...the ability to rationalize in fairly real-time the underlying factors that have driven recent pricing extremes. This is very valuable, both for coming to terms with what has happened to-date and also for defining the most likely investment risks as we move forward into spring.
Earlier in March, market volatility triggered certain investment strategies to contribute to a partial feedback loop, where lower equity prices catalyzed further selling in order to reduce risk (discussed in the previous update). Ironically, the Fed’s subsequent response to a slowing economy by aggressively cutting interest rates two Sundays ago caused that equity market correction to escalate into a short-term liquidity crunch across all assets.
In an effort to chip out incremental profits in a low interest rate environment, institutional investors and bank treasury departments sometimes engage in very large “carry trades”. These generally benefit from a small mismatch in pricing between two investments where the risk can mostly be hedged away; for example, buying US Treasury bonds and then selling an offsetting amount of US Treasury bond futures for a slight premium. Carry trades are generally low risk so leverage is used to amplify the returns, sometimes on the order of 30:1 or 40:1. These trades are not entirely risk-free however, and the small but unlikely Achilles Heel for some is requiring a stable cost of borrowing…something which the Fed’s enormous, weekend rate cut on March 15 disrupted.
Despite the medium-term benefits of the rate cut, the immediate market response to it was a scramble to unwind large carry trades. US Treasury Bonds were aggressively sold as a result, causing their prices to drop at a time when historically they have done the exact opposite given their status as the world’s ultra-safe asset. That caused a breakdown in asset correlations, which along with a general fear of city lockdowns created an ensuing “get liquidity wherever you can” mentality. This in turn created further selling of government bonds for a number of days, along with the selling of other traditional safe harbours like gold and investment grade bonds; and of course, equity markets hit new lows amidst all of the uncertainty.
US 10-Year Treasury Bond price (on-the-run): March 2020 to-date
Gold Spot (USD): March 2020 to-date
US Investment Grade bond spread: 5 years to-date
To its credit, the Fed has taken a series of steps with unprecedented speed to address these and other issues almost as quickly as they have arisen: buying commercial paper to ensure that money markets continue to function; buying government debt to alleviate the carry trade unwind; taking the unprecedented step of buying corporate bonds and even corporate bond ETFs to ensure that credit markets remain liquid. The Fed’s desired results have already been achieved in the US Treasury market and are beginning to emerge in the investment grade bond market (again, see charts above). Together with government stimulus, this has also stabilized both high-yield debt and equity markets for the time being.
Looking ahead, the benefits of these remarkably proactive steps are difficult to overstate. Aside from the time lag of a few painful days, the result has been an economic system that continues to function adequately in the face of an unprecedented shock. During the Financial Crisis in 2008 and the fraud fall-out from the Tech Bubble in 2001 (Enron, etc.), identifying risks in the financial system felt like a game of whack-a-mole: you never knew where an unknown risk might come from next, so how could an investor rationally do anything other than watch and wait? By contrast, this time we have walked into a severe recession with a well-capitalized banking system and with a central bank willing to do whatever-it-takes immediately to keep the markets functioning properly.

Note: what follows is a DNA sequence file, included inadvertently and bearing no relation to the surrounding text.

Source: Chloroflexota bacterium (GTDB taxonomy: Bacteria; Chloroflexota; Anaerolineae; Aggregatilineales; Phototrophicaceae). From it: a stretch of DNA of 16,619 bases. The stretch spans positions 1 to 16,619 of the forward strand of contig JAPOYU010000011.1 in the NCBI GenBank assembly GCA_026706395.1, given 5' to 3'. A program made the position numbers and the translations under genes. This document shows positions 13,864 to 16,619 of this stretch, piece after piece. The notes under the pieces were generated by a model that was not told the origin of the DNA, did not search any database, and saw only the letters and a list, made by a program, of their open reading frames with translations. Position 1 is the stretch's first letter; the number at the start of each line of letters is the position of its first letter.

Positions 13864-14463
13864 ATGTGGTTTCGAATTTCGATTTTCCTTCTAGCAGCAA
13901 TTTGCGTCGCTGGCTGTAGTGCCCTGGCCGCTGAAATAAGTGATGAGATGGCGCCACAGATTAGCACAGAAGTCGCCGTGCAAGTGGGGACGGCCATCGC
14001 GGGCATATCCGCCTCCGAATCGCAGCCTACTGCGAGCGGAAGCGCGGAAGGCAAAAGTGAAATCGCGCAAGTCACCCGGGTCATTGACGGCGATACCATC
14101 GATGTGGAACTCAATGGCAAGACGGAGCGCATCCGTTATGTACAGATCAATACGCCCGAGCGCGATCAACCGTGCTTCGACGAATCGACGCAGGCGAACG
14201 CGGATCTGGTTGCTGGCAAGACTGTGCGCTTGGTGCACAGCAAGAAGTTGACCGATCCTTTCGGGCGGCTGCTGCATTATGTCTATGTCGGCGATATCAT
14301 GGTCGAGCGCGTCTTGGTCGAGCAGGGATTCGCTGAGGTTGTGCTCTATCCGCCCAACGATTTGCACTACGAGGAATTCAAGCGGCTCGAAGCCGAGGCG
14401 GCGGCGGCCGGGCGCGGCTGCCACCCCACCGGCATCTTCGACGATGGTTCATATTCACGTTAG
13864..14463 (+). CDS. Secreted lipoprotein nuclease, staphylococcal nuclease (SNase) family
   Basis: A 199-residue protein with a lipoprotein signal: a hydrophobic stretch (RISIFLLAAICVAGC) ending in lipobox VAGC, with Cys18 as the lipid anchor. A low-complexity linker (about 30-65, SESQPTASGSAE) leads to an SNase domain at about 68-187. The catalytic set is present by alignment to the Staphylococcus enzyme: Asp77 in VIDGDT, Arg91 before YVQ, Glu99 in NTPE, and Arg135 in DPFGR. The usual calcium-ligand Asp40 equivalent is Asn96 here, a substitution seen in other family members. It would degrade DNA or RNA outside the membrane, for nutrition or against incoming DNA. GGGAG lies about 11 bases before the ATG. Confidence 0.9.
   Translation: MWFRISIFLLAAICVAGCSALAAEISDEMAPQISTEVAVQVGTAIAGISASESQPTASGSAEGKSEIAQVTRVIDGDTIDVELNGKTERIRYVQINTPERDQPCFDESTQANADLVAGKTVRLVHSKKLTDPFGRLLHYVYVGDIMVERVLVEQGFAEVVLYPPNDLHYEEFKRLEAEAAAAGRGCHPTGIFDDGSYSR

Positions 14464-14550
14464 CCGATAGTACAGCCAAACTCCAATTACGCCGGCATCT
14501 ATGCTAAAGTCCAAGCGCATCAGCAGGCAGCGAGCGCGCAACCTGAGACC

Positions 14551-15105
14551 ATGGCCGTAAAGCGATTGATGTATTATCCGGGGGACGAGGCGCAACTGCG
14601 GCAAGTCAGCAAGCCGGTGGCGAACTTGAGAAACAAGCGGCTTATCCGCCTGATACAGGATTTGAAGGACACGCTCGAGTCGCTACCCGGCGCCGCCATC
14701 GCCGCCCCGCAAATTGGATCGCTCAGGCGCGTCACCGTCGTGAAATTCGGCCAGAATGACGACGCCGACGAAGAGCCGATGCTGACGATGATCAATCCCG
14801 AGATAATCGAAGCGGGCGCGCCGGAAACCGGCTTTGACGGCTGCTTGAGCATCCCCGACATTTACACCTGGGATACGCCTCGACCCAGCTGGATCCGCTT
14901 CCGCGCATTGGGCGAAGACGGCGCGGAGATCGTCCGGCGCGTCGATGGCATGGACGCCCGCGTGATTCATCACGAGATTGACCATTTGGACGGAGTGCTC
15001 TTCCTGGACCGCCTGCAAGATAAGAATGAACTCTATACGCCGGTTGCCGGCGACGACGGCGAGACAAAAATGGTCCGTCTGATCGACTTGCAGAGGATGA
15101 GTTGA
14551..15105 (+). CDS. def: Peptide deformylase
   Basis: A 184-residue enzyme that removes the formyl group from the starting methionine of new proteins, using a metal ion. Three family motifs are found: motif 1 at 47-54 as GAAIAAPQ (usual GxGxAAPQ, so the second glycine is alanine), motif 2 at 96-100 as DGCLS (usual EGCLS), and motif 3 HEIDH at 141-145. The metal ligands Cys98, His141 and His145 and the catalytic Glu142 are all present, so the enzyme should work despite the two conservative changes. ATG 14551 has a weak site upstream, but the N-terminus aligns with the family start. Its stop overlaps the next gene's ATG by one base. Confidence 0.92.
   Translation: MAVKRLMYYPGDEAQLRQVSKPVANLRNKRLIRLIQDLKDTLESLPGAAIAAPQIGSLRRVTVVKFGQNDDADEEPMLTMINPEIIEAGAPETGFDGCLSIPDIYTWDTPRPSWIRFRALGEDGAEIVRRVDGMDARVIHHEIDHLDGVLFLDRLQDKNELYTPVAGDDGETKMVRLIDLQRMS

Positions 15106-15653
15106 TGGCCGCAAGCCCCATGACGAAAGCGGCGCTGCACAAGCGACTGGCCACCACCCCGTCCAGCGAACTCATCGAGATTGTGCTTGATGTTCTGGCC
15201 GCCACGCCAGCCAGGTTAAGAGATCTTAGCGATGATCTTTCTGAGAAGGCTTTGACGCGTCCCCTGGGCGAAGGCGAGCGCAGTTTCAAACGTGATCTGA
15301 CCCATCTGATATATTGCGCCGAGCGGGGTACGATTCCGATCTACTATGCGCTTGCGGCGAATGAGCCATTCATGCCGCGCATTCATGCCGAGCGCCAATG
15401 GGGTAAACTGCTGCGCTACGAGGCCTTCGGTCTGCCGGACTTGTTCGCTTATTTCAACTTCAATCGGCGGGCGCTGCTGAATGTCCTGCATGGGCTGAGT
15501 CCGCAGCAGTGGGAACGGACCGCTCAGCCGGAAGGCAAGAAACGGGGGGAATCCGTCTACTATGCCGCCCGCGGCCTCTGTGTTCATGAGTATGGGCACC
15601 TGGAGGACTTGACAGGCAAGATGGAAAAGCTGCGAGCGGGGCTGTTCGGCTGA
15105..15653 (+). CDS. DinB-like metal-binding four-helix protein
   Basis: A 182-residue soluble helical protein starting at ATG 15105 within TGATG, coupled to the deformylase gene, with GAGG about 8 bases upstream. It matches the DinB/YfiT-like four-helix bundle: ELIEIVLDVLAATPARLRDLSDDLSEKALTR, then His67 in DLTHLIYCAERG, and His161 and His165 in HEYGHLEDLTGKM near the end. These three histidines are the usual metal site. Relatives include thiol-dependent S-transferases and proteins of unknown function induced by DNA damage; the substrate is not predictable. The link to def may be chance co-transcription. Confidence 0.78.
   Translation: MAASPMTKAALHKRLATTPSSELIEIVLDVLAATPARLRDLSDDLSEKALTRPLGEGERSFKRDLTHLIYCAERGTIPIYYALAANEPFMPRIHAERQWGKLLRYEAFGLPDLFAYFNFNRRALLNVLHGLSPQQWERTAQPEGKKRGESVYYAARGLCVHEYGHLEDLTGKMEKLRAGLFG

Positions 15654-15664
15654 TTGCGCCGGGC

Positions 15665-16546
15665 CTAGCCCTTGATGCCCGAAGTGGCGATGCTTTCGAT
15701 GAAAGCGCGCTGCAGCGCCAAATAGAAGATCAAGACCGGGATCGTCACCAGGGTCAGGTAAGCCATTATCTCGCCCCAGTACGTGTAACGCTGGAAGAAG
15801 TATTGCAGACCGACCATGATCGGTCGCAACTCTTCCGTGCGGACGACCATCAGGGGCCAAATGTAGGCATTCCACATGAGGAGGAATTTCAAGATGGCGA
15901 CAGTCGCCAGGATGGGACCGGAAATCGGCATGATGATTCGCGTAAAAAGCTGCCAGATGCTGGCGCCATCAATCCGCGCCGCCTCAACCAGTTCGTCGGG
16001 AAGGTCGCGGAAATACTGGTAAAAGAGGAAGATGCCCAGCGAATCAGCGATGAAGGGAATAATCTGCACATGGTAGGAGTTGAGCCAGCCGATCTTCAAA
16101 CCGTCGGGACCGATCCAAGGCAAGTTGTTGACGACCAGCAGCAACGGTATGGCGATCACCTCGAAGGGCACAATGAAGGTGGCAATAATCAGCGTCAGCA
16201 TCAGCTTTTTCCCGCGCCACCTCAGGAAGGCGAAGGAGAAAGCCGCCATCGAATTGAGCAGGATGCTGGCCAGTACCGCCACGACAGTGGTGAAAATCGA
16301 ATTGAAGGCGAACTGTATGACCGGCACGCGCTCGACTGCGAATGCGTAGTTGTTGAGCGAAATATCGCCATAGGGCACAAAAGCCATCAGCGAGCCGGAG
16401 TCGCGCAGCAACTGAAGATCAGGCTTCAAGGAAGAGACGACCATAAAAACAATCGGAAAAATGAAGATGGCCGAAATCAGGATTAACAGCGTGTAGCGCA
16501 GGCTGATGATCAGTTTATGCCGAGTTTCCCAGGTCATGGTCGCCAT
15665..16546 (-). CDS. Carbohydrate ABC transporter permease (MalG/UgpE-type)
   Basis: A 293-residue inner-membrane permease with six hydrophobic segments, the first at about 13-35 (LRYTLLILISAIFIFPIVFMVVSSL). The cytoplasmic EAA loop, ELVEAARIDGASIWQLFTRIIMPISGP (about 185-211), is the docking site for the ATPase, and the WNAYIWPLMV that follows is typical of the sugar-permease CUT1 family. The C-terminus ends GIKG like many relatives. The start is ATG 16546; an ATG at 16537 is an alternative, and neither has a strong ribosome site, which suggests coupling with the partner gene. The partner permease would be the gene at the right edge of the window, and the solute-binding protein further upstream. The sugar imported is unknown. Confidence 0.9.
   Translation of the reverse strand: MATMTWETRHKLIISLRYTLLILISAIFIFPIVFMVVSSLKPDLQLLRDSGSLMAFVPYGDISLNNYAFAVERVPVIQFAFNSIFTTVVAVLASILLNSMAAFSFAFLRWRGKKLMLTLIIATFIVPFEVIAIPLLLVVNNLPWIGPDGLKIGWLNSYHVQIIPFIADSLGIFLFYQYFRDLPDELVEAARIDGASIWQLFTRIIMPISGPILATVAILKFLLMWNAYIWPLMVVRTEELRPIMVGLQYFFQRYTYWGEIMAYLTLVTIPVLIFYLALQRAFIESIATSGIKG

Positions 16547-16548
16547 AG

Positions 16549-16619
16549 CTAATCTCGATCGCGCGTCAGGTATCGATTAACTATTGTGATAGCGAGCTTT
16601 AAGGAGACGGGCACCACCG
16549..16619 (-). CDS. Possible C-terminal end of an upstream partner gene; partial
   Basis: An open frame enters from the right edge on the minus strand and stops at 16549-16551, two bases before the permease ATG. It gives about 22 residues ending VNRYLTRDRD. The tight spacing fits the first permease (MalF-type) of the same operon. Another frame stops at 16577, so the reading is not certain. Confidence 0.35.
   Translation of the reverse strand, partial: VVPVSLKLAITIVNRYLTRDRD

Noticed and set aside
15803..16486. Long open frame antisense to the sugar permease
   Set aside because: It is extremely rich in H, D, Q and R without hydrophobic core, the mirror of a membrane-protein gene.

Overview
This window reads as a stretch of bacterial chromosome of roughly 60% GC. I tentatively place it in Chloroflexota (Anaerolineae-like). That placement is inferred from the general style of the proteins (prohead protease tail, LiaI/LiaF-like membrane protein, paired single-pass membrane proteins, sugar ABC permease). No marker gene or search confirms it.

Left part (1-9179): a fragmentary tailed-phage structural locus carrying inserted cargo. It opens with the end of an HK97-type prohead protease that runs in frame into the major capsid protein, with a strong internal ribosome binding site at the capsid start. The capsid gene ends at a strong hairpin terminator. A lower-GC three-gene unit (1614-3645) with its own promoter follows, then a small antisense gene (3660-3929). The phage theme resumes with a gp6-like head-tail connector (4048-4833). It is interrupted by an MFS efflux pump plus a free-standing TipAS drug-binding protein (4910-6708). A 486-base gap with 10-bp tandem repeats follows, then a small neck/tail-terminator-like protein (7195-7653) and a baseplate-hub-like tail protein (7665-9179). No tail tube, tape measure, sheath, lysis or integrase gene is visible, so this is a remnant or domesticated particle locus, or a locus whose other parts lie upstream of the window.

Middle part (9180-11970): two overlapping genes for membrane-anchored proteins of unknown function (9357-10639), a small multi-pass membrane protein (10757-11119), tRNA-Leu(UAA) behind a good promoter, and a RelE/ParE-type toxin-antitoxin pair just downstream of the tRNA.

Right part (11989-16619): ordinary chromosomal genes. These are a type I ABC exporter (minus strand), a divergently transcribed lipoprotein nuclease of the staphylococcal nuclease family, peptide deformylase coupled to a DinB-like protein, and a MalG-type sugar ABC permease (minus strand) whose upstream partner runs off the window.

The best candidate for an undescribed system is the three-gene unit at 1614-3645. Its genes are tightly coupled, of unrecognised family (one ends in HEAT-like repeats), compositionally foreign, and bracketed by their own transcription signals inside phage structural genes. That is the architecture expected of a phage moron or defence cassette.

The implication for investors is that despite the underlying pandemic causing this market sell-off, oddly this time we don’t need to fear for financial survival – we just need to weather the storm. That isn’t to diminish the size of the storm which by all accounts looks to be Category 5; or perhaps Category 4 with the help of government stimulus which is big but has a timing mismatch. Instead, the point is simply to highlight that when this storm eventually passes, our current financial infrastructure will still exist, allowing for the damage to begin to be repaired and for new growth to emerge.
On that note, while I am obviously not an epidemiologist, infection data (the storm) seems to be showing a clear deceleration in growth. There are new cases every day and that could lead to some terrible individual consequences and frightening headlines, but the flat-lining in growth of new cases seems quite apparent and is presumably a positive for society as a whole. Note the change in trajectory over recent days in the following charts:
Daily New Cases – Italy (growth decelerating)
Daily New Cases – Spain (growth decelerating)
Daily New Cases – USA (still accelerating, but at a slower pace)
Source: Worldometer, John Hopkins CSSE
From an equity market perspective, with the liquidity crunch fading in the rear-view mirror we should see volatility start to moderately diminish. Attention will likely start to turn to Q1 earnings, which begin in a few weeks and are bound to lead to sticker-shock. Economic data for March – US unemployment numbers this Friday – will also start trickling in and will no doubt be historic, although arguably this is no longer news. Companies whose share prices have held in well through the sell-off like Costco and Walmart seem somewhat at risk if they indicate that the recent surge in sales will lead to reduced demand in Q2. However, companies whose shares are down more in-line with the market but show good balance sheet resilience – an ability to weather the storm – seem poised to perform well, at least on a relative basis.